Teaching reading: Reading practice sessions three times a week 

We teach children to read through reading practice sessions three times a week. These: 

  • are taught by a fully trained adult  

  • use books matched to the children’s secure phonic knowledge 

Each reading practice session has a clear focus, so that the demands of the session do not overload the children’s working memory. The reading practice sessions have been designed to focus on three key reading skills: 

  • decoding 

  • prosody: teaching children to read with understanding and expression 

  • comprehension: teaching children to understand the text.  

Home reading 

The decodable reading practice book is taken home to ensure success is shared with the family.  

  • Reading for pleasure books also go home for parents to share and read to children.  

  • We use the Little Wandle Letters and Sounds Revised parents’ resources to engage our families and share information about phonics, the benefits of sharing books, how children learn to blend and other aspects of our provision, both online and through workshops. 

Ensuring consistency and pace of progress 

  • Every teacher in our school has been trained to teach reading, so we have the same expectations of progress. We all use the same language, routines and resources to teach children to read so that we lower children’s cognitive load. 

  • Weekly content grids map each element of new learning to each day, week and term for the duration of the programme.  

  • Lesson templates, Prompt cards and How to videos ensure teachers all have a consistent approach and structure for each lesson. 

  • The Reading Leader and SLT use the Audit and Prompt cards to regularly monitor and observe teaching; they use the summative data to identify children who need additional support and gaps in learning.  

Ensuring reading for pleasure 

‘Reading for pleasure is the single le most important indicator of a child’s success.’ (OECD 2002) 

‘The will influences the skill and vice versa.’ (OECD 2010) 

We value reading for pleasure highly and work hard as a school to grow our Reading for Pleasure pedagogy. 

  • We read to children every day. We choose these books carefully as we want children to experience a wide range of books, including books that reflect the children at our school and our local community as well as books that open windows into other worlds and cultures. 

  • Every classroom has an inviting book corner that encourages a love for reading. We curate these books and talk about them to entice children to read a wide range of books.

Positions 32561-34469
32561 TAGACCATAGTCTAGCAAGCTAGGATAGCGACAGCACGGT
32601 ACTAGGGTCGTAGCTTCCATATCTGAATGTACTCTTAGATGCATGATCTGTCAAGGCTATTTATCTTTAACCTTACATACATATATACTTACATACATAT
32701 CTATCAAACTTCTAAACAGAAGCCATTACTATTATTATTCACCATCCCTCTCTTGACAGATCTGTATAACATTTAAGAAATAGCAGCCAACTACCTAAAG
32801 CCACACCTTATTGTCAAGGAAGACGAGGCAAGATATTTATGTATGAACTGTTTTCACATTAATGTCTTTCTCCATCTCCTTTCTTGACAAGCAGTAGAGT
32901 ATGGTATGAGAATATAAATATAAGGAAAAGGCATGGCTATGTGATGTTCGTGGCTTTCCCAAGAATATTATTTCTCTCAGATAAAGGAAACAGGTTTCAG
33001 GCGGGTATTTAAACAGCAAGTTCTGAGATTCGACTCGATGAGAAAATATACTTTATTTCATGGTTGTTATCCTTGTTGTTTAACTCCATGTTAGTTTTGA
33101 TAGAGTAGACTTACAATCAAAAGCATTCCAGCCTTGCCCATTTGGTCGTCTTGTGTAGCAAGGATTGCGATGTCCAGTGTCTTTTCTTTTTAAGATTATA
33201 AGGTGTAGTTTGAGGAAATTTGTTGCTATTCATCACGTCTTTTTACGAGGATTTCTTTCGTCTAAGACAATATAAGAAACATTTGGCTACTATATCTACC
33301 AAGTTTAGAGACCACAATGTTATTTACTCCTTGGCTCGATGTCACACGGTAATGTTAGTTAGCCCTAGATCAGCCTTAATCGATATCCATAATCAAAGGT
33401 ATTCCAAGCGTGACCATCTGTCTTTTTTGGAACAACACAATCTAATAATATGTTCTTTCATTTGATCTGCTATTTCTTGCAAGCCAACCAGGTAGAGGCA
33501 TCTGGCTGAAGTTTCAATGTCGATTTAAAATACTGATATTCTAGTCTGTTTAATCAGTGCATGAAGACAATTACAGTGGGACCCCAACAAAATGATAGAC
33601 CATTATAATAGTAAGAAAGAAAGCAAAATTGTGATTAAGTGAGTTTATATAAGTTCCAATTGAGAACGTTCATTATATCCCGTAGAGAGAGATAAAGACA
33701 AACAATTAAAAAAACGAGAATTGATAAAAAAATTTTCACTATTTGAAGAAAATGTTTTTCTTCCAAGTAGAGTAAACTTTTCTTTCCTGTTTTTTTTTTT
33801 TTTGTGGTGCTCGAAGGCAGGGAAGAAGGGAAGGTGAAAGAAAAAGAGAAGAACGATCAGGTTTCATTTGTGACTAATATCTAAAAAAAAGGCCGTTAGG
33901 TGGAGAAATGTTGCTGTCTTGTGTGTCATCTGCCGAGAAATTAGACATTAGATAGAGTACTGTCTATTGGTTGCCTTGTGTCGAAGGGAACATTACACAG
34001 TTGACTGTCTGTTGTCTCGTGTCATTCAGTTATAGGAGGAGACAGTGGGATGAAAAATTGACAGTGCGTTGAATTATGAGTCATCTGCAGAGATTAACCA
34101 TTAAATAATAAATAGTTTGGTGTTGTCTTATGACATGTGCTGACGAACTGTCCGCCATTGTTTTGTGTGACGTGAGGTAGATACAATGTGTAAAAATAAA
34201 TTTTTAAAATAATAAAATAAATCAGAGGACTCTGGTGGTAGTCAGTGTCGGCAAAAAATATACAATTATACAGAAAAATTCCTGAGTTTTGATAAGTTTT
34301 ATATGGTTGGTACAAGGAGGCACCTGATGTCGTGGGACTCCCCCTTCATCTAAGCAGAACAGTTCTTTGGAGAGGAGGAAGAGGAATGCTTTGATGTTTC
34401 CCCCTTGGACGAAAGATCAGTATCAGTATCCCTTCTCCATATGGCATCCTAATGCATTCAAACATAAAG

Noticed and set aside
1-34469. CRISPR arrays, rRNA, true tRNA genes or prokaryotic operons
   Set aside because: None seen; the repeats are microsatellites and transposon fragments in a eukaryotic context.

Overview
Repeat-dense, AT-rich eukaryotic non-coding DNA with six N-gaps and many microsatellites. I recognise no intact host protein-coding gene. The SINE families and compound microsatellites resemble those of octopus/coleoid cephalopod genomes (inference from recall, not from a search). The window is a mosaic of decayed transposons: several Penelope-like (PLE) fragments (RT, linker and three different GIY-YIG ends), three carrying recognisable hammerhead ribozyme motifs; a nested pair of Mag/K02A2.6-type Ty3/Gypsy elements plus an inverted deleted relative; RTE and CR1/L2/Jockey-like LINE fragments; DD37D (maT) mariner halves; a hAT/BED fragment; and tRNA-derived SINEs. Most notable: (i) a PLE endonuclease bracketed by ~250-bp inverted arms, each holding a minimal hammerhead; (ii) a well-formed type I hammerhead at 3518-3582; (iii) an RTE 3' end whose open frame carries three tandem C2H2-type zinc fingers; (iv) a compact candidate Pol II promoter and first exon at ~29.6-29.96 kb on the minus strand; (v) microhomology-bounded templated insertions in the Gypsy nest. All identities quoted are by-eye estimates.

• In/Reception, children have access to the reading corner every day in their free flow time and the books are continually refreshed.  

  • The school library is made available for classes to use at protected times. It must be booked via the school booking system. Children across the school have regular opportunities to engage with a wide range of Reading for Pleasure events (book fairs, author visits and workshops, national events etc). 

All classes have access to the library at least once a week following the library timetable. The library is used to encourage our children to develop a love of reading and read for pleasure. It can also be used for small group work and interventions. 

Curriculum Impact  


Assessment is used to monitor progress and to identify any child needing additional support as soon as they need it. 

  • daily within class to identify children needing Keep-up support  

  • weekly in the Review lesson to assess gaps, address these immediately and secure fluency of GPCs, words and spellings. 

  • every six weeks to assess progress, to identify gaps in learning that need to be addressed, to identify any children needing additional support and to plan the Keep-up support that they need. 

  • by SLT and scrutinised through the Little Wandle Letters and Sounds Revised assessment tracker, to narrow attainment gaps between different groups of children and so that any additional support for teachers can be put into place.  

Statutory assessment 

  • Children in Year 1 sit the Phonics Screening Check. Any child not passing the check re-sits it in Year 2. 

We have consistently had Year 1 Phonics Screening Check pass rates of around 95% for the last 3 years. Our pupils talk passionately about reading and are all able to make recommendations about the books they enjoy.  

Our pupils leave our school having read a wide range of high quality texts across different genres. Our pupils can talk about their favourite books and recommend books to others. Most importantly, all of our children leave our school with a love of reading and that will enable them to access the curriculum and everything the literary world has to offer as they move through life. 





Supporting your child with reading

Although your child will be taught to read at school, you can have a huge impact on their reading journey by continuing their practice at home.

There are two types of reading book that your child may bring home:

A reading practice book. This will be at the correct phonic stage for your child. They should be able to read this fluently and independently.

A sharing book.  Your child will not be able to read this on their own. This book is for you both to read and enjoy together.

Reading practice book

This book has been carefully matched to your child’s current reading level. If your child is reading it with little help, please don’t worry that it’s too easy – your child needs to develop fluency and confidence in reading.

Listen to them read the book. Remember to give them lots of praise – celebrate their success! If they can’t read a word, read it to them. After they have finished, talk about the book together.

Sharing book

In order to encourage your child to become a lifelong reader, it is important that they learn to read for pleasure. The sharing book is a book they have chosen for you to enjoy together.

Please remember that you shouldn’t expect your child to read this alone. Read it to or with them. Discuss the pictures, enjoy the story, predict what might happen next, use different voices for the characters, explore the facts in a non-fiction book. The main thing is that you have fun!


Pronunciation guide for parents  1

Pronunciation guide for parents 2

Pronunciation guide for parents 3

Little Wandle Programme Progression
Phonics and Reading Policy 2021/22


Phonics Screening Check Information for Parents 2024